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How to Pick the Best Artificial Grass

Best Artificial Grass

I remember walking past an end-of-terrace house once and peeking over the wall to have a look at the garden…a habit I’ve yet to shake. I was instantly astounded at the quality of the lawn. I’d just that week watched Gardener’s World and they had interviewed a chap who supposedly had one of the best lawns in the country. This was markedly better!

Then, looking closer, I realized that it wasn’t grass at all. At least not of the traditional type…

Though I was impressed at the quality of the product in this case, I’m still not a huge fan of artificial grass. That said, I can understand it’s role – especially in those small-space gardens where it can act as a cover for ugly concrete. And, as my little story illustrates, it can look like the real thing. Until closer inspection, at least.

In this concise guide we’ve chosen three inexpensive and high-quality grasses available from Amazon, reviews of which are included alongside some more general advice below. Picking the best artificial grass, whatever your situation, isn’t that complicated so this article should be enough to get you started – unless you’re a stadium groundskeeper that is, in which case it probably won’t be of much use.

Can I Buy Online?

With Amazon’s superb refund policy, there’s no reason not to consider having a sample delivered. If you’re only covering a small space, as I imagine those gardening in a small space are, then this might be the easiest way. After some research we found the following three products to be particularly well-made…

1. Artificial Display Grass – $/$$$

Greengrocer-style display grass.If your grass is just for display purposes, for placing pots or ornaments on, then this inexpensive option may well be your best bet. Reviewers cite good water resistance (so there’s no trouble from run-off when watering pots) and a high degree of weather durability.

Many use it for balcony and container gardening purposes, so you will be in good company. Typical “green grocer” grass (my grandfather used to run a fruit and veg stall so I’ve got particularly good memories on that count).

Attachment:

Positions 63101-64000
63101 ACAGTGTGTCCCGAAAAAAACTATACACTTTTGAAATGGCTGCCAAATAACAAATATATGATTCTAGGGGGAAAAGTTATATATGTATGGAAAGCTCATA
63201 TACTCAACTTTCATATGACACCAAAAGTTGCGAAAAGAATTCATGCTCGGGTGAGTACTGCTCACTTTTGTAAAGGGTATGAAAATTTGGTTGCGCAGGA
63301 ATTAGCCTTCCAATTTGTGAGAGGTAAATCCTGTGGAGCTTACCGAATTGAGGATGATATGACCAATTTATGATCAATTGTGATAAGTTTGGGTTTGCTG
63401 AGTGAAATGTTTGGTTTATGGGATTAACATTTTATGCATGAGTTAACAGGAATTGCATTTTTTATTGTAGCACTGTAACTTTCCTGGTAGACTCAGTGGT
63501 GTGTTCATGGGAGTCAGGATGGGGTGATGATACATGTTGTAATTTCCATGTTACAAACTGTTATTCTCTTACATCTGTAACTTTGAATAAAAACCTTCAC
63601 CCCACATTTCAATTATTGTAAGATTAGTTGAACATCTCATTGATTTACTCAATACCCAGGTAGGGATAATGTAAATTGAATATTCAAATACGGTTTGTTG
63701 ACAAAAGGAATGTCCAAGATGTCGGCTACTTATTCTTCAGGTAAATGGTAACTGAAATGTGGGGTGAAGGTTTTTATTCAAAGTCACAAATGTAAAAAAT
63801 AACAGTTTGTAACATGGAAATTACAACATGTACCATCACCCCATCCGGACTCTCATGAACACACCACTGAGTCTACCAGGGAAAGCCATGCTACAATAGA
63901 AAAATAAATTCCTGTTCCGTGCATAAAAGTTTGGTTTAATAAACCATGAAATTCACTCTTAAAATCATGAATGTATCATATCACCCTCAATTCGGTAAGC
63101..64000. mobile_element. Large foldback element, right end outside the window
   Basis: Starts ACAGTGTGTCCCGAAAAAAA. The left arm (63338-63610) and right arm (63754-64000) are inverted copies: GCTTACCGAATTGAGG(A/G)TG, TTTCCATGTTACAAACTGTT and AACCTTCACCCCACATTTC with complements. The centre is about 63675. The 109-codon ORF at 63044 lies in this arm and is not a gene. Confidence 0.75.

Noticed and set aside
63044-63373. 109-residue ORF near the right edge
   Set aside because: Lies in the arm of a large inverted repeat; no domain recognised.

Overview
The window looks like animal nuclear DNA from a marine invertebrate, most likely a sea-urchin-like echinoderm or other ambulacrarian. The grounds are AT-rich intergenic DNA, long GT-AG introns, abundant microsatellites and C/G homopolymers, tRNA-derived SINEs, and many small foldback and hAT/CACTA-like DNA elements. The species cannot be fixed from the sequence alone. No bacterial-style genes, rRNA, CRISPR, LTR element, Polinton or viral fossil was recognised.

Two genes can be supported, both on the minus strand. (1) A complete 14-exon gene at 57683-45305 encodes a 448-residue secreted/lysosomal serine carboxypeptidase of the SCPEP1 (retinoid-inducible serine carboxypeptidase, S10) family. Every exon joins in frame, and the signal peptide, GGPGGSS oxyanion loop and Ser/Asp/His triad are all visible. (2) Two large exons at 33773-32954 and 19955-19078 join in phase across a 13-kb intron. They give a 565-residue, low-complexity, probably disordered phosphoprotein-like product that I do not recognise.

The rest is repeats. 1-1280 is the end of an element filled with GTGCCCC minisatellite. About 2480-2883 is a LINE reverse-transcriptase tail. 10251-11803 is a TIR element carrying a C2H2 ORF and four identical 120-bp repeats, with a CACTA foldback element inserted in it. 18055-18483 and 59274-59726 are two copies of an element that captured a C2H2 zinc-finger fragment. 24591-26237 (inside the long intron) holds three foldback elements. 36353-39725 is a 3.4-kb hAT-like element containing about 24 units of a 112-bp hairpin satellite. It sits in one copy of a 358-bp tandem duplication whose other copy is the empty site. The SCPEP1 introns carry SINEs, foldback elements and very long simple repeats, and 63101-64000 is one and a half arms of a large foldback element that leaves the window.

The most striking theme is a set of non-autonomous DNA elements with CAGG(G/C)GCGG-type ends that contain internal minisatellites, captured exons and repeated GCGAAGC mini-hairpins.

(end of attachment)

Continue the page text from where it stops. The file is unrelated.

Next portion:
2. “Oslo” Artificial Grass – $$/$$$

Brown and green-coloured grass.This is a high-quality grass that’s designed to be as functional as a traditional lawn. You can buy it in a range of sizes and it’s perfectly suitable for self-installation over a larger space. It’s 35mm thick and particularly hard wearing.

The grass is also UV protected, so there won’t be any unnecessary “sun fading”. I think the design, with different colours of blades is a nice addition that adds to the realism of the “pile”. It has a latex backing with drainage holes, doesn’t require sand granules to be spread over it to sustain shape, and is fully child and animal safe (click on the photoraph for specific information).

3. Casa Pura Artificial Grass – $/$$$

Light green with thick padding. Another high-grade grass that has more of a “clipped” feel: where the “Oslo” grass is 35mm long this is only 22mm. If you’re in the market for a shorter grass, with a slightly greener look (see the picture), then this may be the one to go with. The addition of off-colour blades as with the example above, helps in giving the grass a more natural feel.

It’s fully draining, UV protected and doesn’t require any sand. Perfect for self-installation and available in a huge variety of measurements.

Just What is Artificial Grass Made Of?

There are usually three components to artificial turf. Much like a carpet, there is a resilient lower layer, often made from latex, some type of “foam” material in the middle to provide cushioning, and the actual grass blades, made from a plastic such as nylon or polypropylene. Drainage holes will also be incorporated into the grass.

The cost of artificial grass is anywhere from £15 – to £30/sq. metre. Below £15 you’re really looking at lower quality display grass – of the type used by greengrocers – that often isn’t well designed for heavy footfall.

Is It Difficult to Lay?

Short answer: not really. It’s lain much in the same way as traditional turf. The main concern is in having a flat and well-draining surface on which to place it. Small spaces are the obvious choice for a DIY approach but if you’re covering a larger area there are obvious benefits to paying a professional to do the job. Nonetheless, laying yourself is completely viable. The cost of getting it wrong isn’t likely to be severe and it’s a relatively simple process – most brands advertise as being suitable for self-laying.

In the case of sizeable gardens, a draining material will be applied to the surface of the soil, a weed membrane applied to the top, and the grass held down by nails. In the case of concrete or paving stones, either glue or heavy objects can be used. Often, sand, which is brushed into the grass to help it remain upright, also provides additional weighting.

Picture credit: Perfect Grass

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